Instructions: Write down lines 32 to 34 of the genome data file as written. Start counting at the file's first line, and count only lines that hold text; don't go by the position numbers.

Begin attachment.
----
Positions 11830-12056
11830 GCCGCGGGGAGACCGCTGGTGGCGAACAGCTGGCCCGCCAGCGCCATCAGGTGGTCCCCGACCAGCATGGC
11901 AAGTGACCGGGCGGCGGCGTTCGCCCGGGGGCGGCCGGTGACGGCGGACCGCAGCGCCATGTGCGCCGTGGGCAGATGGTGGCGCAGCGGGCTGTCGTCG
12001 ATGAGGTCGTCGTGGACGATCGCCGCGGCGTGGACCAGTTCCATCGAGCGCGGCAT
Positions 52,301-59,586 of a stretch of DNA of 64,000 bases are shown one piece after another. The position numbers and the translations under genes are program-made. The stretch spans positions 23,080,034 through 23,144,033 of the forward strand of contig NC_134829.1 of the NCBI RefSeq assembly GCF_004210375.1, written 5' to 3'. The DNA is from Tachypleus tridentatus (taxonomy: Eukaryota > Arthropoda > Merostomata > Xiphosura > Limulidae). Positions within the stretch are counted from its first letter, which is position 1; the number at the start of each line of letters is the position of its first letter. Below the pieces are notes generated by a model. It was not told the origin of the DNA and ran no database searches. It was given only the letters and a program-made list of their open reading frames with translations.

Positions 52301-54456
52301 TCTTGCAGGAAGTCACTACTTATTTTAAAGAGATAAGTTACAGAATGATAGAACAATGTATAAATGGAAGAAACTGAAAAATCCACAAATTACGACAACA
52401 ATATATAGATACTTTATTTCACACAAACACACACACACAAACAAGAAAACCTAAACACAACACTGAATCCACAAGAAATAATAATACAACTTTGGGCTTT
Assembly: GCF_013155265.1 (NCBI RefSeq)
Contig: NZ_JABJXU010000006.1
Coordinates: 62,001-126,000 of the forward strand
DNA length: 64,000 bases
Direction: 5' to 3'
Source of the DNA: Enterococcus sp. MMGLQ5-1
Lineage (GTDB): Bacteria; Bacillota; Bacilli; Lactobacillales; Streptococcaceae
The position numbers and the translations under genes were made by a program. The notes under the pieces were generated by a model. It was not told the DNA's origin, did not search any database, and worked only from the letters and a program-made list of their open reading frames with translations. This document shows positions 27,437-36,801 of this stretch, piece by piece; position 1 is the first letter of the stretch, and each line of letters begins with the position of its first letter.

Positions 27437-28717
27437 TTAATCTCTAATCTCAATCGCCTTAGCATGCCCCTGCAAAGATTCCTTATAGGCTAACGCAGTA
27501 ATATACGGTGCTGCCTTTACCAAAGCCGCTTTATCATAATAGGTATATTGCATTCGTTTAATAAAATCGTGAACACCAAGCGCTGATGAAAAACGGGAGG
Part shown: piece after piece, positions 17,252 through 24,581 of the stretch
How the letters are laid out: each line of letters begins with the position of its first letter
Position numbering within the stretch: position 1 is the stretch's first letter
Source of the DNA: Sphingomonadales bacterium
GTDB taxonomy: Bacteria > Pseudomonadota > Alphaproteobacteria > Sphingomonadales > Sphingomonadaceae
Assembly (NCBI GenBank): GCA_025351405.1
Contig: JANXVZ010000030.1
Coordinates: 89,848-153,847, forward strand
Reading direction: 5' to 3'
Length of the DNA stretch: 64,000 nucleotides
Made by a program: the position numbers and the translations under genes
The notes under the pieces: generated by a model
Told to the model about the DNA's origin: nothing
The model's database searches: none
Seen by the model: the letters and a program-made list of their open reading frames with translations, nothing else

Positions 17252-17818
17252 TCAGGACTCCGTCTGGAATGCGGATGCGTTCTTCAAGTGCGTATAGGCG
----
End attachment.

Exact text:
Told to the model about the DNA's origin: nothing
The model's database searches: none
Seen by the model: the letters and a program-made list of their open reading frames with translations, nothing else